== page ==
Data Access and Usage Patterns Replacing File Metadata as the Best Way to Determine Ownership of Unstructured Data

Controlling storage costs as unstructured data (files) grows remains a key concern for IT but unmanaged data growth has other implications for the organization such as compliance burden, security risk and operational costs. Further, as regulations become more defined and numerous, the holes associated with relying solely on looking at their file metadata to determine which data to retain and for how long to keep it become more pronounced. This is why more organizations are turning to Symantec’s Data Insight to keep their storage costs under control while ensuring their data meets this complex set of regulatory requirements.

Using file metadata such as size, age and type as the primary way to ascertain how long to keep this data has historically made sense. This metadata includes information as to when the file was created, modified, who owned it (to include users and groups) and when it was last accessed. However as regulations become more defined and numerous, the holes associated with relying on this method of looking solely at their metadata to determine which data to retain and for how long to keep it become more pronounced.

Consider this scenario:

An organization classifies data based on ownership and establishes retention periods. A person then creates a folder or a file and stores it on a shared network drive that may be accessible by twenty other people.

Over time, the person changes jobs and no longer uses and/or manages this data even though fifteen (15) of the twenty individuals still actively access to the data. These individuals all work in different departments yet are subject to the same set of regulation that requires the data be kept for a minimum of three (3) years. However the person who created the data works in a department subject to a separate set of regulations that requires the data to be kept for at least five (5) years.

The dilemma then becomes two-fold:

  1. How does an organization determine who really owns the data?
  2. What is the right retention period for this data in light of the conflicting retention requirements?

While some may argue that five (5) years is the right retention period as it satisfies the more expansive set of requirements, there are two problems with making this assumption.

  • First, the individual who created is no longer using the data.
  • Second, this does not take into account the active users of the data who are likely the ‘true’ data owners.

So when the organization sets the retention period for the data, it lacks insight into who the ‘true’ data owners are – the fifteen (15) people using the file or the department in which the original data owner now works.  As a result, organizations are left in a bit of quandary as to who owns the data and how long it should be retained.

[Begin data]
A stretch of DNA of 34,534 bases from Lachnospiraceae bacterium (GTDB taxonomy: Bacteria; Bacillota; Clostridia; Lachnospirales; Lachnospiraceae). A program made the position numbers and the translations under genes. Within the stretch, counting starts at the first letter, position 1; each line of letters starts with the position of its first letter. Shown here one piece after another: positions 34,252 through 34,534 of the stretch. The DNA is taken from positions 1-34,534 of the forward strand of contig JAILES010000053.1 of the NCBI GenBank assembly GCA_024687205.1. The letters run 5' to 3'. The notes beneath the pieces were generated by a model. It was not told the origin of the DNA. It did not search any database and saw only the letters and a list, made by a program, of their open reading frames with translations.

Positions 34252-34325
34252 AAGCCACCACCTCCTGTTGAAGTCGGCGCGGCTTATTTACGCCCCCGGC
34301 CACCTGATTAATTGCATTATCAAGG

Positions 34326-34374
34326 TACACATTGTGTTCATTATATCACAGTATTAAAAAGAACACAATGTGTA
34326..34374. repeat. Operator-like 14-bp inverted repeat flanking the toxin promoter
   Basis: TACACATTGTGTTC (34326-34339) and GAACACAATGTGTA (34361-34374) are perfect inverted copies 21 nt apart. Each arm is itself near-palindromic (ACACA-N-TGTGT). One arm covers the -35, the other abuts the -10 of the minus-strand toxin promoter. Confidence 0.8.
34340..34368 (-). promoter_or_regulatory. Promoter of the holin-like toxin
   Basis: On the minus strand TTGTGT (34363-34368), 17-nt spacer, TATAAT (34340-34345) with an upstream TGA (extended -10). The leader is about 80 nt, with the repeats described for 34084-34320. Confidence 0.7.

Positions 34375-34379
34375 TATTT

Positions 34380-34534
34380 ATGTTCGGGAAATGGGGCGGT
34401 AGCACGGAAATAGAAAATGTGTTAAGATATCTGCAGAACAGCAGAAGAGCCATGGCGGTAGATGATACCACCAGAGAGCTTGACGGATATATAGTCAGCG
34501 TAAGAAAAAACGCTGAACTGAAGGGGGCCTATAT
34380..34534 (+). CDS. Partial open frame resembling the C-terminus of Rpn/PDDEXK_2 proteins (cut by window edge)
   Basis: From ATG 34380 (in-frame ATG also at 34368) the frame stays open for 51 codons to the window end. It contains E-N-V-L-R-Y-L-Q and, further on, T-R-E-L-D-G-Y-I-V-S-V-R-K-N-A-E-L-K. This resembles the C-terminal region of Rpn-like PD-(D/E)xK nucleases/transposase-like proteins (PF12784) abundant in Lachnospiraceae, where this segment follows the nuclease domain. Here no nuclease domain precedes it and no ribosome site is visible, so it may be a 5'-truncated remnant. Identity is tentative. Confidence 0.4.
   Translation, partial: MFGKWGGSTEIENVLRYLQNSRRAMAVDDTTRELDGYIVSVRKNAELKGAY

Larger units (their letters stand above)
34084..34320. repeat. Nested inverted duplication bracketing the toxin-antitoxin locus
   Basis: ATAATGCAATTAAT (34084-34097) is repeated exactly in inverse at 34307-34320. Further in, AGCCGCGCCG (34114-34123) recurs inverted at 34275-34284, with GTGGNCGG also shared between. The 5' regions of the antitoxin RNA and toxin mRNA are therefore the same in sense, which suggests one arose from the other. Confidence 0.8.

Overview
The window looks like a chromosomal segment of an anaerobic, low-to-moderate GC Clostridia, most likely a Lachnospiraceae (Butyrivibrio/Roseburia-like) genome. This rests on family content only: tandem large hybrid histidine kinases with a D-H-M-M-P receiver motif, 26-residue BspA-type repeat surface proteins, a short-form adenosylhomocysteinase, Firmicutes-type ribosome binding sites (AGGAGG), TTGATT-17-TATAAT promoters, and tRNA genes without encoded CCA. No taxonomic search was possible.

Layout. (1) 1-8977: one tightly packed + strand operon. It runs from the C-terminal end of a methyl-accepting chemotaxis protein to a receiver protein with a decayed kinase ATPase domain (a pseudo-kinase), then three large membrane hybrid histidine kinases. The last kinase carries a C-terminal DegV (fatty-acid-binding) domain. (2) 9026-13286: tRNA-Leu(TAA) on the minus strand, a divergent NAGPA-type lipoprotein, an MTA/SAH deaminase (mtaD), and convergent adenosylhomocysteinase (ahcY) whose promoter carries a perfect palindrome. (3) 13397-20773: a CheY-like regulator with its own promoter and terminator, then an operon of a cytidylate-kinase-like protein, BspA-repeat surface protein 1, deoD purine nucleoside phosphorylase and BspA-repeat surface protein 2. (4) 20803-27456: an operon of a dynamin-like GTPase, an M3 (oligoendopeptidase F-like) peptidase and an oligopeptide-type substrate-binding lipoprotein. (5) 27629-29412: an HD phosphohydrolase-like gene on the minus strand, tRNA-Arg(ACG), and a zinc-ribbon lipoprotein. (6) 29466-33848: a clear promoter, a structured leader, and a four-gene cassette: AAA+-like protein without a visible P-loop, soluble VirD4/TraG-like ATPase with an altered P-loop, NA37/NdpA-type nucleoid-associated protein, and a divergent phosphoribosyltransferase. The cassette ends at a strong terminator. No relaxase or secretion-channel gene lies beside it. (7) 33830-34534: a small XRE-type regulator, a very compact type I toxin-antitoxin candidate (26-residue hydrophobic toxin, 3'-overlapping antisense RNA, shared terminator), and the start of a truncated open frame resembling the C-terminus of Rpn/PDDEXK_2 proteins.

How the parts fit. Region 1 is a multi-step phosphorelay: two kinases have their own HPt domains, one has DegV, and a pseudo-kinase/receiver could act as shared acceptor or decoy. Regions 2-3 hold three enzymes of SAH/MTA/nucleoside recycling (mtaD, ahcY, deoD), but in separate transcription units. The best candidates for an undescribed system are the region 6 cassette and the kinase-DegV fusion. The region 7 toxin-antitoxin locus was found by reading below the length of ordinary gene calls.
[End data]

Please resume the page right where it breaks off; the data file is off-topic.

The challenge for organizations then becomes how do they know who owns the data and who is using the data? Even assuming they do know who is using the data, how do they set the right retention policies based upon that knowledge?

This is where the new capabilities of Data Insight come to bear. Data Insight first does what it always has done: it establishes who should own the data by going beyond just looking at the file metadata and reporting on who created the file.

Rather, Data Insight identifies the individual, individuals or even what programs are regularly accessing the file. In this way an organization may do more than just identify who owns the file; they may leverage Data Insight to assign file ownership to the right individual or department.

Using this information about data usage and access patterns and then analyzing it, Data Insight can then help organizations build a map of the data and the users and/or departments to which it belongs. Organizations may then use Data Insight to classify data by ownership and roles so data may then be tied to specific retention policies appropriate for that data.

For example, policies may state that data owned by the HR group should be retained for 3 year. So if it is determined that the files are used by HR ownership can be assigned to HR and retention periods for these files set accordingly.

To get to this point in the earlier example described above, Data Insight would first alert the organization that the folder or file is a candidate for expiry. It would then additionally inform the organization based on its usage analytics that fifteen (15) people belonging to a department were the known active users of that data and therefore that department owns the data. Using this information the organization may then apply the retention policy for that department – the three (3) year retention period.

The multitude of regulations to which organizations are now subject coupled with the numerous options in which they may share and access data has put organizations in an almost impossible situation of trying to control storage costs while simultaneously satisfying all of these regulations.  This is why Symantec’s Data Insight is finding a new home in more organizations.

It eliminates their reliance on antiquated file metadata methods of determining file ownership by giving them the actionable analytics they need to determine who the real data owners are and what the right retention period is for their data so they only keep data as long as they need to keep it. In this way they may lower their storage costs and the level of risk to which their business is exposed while simultaneously improving their ability to manage their unstructured data stores.

Jerome M. Wendt

About Jerome M. Wendt

President & Lead Analyst of DCIG, Inc. Jerome Wendt is the President and Lead Analyst of DCIG Inc., an independent storage analyst and consulting firm. Mr. Wendt founded the company in September 2006.

Leave a Reply